The Cayman Islands: an underwater adventure

With some of the world’s finest and most accessible coral reefs, the Cayman Islands offer spectacular encounters with wildlife that are undimmed by the damage caused by Hurricane Ivan in 2004.

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The perfect destination
The Caymans are a great introduction to Caribbean wildlife – who could complain about birding from a hammock? The islands’ Government and tourist board have woken up to the potential of eco-tourism, which can only be good for the Caymans’ future.
My only regret was at the end of my scuba trip when I tried to climb back onto the jetty. “Hey Steve,” I called out, “could you hold my flippers?” He looked disappointed – but shared the four-pack with me later.
Blue iguana
  • Where: The rare blue iguana is found only on Grand Cayman. The island’s largest native land animal, it grows to 150cm in length and 11kg in weight. Little Cayman and Cayman Brac hold large populations of wild rock iguanas, which reach a comparable size.
  • How: Visit QEII Botanic Garden to see blue iguanas. The hotter and sunnier it is, the bluer the animals will appear – and the more active they will be. For rock iguanas, hire a bicycle and explore any quiet sideroads on the smaller islands. But be careful – iguanas have the right of way on the smaller islands and woe betide anyone who runs over one of these talisman species.
 Barrel sponge
  • Where: Barrel sponges are found in tropical waters at depths of 15 to 40 metres. On the Caymans, look for them at the Wall. These mighty examples grow just 1.5cm a year and may be well over 100 years old. Other animals take refuge from predators within the sponges’ bowl-like interiors – often big enough to fit an adult human. Cayman laws prohibit you from touching or damaging these organisms.
  • How: You’ll need to have passed your PADI open water diving course, which will enable you to reach the depths where these extraordinary creatures live.
Southern stingray
  • Where: Relatively common all around the islands, though the closest encounters can be enjoyed at Stingray City in the North Sound of Grand Cayman.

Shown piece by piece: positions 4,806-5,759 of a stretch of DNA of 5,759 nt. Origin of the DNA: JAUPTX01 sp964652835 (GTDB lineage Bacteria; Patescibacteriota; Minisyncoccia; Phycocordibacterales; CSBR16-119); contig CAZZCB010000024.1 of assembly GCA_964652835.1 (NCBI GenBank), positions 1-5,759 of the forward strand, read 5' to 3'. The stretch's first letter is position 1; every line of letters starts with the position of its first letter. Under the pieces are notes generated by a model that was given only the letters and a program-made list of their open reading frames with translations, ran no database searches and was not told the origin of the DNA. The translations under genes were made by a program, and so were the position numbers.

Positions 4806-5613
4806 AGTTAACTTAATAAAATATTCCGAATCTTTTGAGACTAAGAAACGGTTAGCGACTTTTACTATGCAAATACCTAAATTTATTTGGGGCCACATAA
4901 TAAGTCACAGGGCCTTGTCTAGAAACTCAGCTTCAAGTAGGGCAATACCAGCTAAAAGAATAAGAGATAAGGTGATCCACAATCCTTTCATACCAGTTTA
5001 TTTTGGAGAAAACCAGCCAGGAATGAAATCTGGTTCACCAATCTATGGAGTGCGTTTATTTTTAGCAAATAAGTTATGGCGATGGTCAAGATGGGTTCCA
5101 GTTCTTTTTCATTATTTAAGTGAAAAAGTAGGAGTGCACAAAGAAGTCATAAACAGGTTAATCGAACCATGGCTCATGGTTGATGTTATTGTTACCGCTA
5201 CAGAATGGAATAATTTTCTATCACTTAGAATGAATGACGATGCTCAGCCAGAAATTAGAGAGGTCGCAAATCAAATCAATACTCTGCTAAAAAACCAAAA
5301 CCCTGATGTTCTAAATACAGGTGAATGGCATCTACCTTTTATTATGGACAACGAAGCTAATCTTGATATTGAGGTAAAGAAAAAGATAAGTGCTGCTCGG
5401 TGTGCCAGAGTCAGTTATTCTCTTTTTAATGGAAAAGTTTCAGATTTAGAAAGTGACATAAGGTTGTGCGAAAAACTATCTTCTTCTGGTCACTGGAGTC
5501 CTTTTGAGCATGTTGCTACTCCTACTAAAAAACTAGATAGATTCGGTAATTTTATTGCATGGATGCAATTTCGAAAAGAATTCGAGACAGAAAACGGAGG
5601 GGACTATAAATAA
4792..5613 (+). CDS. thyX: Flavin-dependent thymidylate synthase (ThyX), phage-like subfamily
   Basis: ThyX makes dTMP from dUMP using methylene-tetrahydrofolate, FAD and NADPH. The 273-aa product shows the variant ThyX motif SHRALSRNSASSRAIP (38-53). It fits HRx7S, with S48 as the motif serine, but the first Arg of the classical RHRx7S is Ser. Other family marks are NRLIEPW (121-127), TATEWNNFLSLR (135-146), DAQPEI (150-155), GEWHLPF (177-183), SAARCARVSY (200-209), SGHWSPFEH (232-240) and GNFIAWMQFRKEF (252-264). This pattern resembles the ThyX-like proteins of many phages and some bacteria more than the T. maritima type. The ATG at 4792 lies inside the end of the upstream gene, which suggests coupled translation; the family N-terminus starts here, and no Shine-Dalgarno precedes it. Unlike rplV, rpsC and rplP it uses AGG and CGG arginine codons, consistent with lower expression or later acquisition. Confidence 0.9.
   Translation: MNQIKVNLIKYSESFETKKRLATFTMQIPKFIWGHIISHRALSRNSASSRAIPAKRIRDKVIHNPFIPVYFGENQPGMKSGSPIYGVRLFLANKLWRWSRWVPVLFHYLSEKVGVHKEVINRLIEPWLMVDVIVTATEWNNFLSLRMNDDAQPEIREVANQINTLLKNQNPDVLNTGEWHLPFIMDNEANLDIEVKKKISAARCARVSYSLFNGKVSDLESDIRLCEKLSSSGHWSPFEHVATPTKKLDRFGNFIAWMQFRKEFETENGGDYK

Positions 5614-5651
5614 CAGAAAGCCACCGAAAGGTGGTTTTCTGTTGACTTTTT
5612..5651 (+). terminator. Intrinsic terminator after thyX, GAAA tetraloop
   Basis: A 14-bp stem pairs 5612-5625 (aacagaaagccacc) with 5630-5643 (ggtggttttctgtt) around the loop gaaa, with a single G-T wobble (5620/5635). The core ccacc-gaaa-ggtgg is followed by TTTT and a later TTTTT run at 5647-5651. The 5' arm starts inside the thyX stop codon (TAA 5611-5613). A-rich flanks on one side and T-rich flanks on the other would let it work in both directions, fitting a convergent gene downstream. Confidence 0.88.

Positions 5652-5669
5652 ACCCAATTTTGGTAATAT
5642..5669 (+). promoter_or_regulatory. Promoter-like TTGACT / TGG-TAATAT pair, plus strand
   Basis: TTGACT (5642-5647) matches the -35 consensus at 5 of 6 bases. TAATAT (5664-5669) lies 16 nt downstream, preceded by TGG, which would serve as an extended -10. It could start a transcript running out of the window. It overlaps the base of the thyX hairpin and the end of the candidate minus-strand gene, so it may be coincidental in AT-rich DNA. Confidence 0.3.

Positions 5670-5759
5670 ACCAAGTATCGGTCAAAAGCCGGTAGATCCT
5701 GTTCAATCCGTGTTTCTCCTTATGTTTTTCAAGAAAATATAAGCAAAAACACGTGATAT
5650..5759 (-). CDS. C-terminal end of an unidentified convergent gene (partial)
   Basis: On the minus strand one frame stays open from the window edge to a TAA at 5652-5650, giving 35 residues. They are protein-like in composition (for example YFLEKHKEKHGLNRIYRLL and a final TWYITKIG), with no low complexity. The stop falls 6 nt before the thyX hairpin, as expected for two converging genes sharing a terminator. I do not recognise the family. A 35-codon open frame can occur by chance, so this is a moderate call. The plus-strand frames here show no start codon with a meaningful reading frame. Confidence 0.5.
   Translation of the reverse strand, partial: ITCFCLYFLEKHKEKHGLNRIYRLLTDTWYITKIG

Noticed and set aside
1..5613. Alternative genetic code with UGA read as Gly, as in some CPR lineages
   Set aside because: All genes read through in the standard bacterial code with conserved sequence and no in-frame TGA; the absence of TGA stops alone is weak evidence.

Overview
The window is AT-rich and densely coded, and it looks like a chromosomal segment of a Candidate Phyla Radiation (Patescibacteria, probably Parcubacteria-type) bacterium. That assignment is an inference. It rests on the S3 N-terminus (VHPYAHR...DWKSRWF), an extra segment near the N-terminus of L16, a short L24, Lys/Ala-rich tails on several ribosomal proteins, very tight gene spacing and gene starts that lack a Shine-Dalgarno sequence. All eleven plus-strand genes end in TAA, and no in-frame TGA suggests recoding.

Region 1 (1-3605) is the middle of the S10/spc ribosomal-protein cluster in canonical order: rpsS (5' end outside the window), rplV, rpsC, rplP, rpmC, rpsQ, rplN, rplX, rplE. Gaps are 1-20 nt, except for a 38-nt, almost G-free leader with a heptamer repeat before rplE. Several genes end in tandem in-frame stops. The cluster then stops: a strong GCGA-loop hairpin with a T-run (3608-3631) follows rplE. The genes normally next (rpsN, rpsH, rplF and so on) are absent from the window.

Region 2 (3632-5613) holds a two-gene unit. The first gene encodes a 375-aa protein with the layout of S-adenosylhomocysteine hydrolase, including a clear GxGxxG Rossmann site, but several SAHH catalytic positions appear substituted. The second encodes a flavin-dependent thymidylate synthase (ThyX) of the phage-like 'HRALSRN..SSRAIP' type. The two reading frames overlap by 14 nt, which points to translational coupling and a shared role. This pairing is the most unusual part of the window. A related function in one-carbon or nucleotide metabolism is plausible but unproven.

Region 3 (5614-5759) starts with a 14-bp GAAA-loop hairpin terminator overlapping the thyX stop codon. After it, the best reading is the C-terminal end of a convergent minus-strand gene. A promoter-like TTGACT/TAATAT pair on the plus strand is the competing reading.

• How: Young stingrays can be found while snorkelling in areas such as under the jetty at Rum Point. For their sake as well as yours, be careful not to tread on them. You can only visit Stingray City through one of the organised boat tours, such as Captain Marvin’s half-day trip to the sandbar, which includes a snorkel through the famous Coral Gardens. No one has been stung for as long as these trips have been running, so it's quite safe. 
Green turtle
  • Where: Adults are regularly encountered around the coast, particularly over the coral reefs. Nesting on beaches across the Caribbean, the green turtle favours the famous Seven Mile Beach on Grand Cayman – which isn’t too clever as this is also a favourite tourist beach. Numbers of breeding females have declined in recent years, and the bright lights of the many beachside hotels jeopardise the survival of hatchling turtles, distracting them from the safety of the sea.
  • How: You are quite likely to see green turtles on deeper dives, though close encounters can be had at the Cayman Turtle Farm, which operates a captive-breeding programme. Call 001 345 949 3894 or visit here.
Red-footed booby
  • Where: A recent survey counted 20,000 of these birds (which closely resemble our own Atlantic gannets) in the colony at Booby Pond Reserve on Little Cayman, a third of the species’ entire Caribbean and Atlantic population. They leave the island to travel hundreds of kilometres each day in search of squid and small fish. The healthy population living here indicates that the seas around the Cayman Islands are highly productive.
  • How: The boobies fly from Little Cayman at dawn and return full of fish in the late afternoon, when they are attacked by magnificent frigatebirds. Sit on the beach by Little Cayman Beach Resort and watch the action. You can also find brown boobies on Cayman Brac, where they nest on small cliffs.
Getting there
  • Cobalt Coast on Grand Cayman offers a range of diving and watersport activities including Stingray City dive trips from US$50 (£27) or Resort or Discover Scuba Diving Courses from US$100 (£54) – including all equipment, dive, etc.
  • Little Cayman Beach Resort offers a Two Tank Boat Dive daily for US$75 (£40), with a daily Three Tank Boat Dive costing US$90 (£48) daily. 


Fergus took this trip while he was features editor of BBC Wildlife. He is now the editor of BBC Countryfile magazine, and his role has been taken over by Ben. To meet Ben and the rest of the team click here

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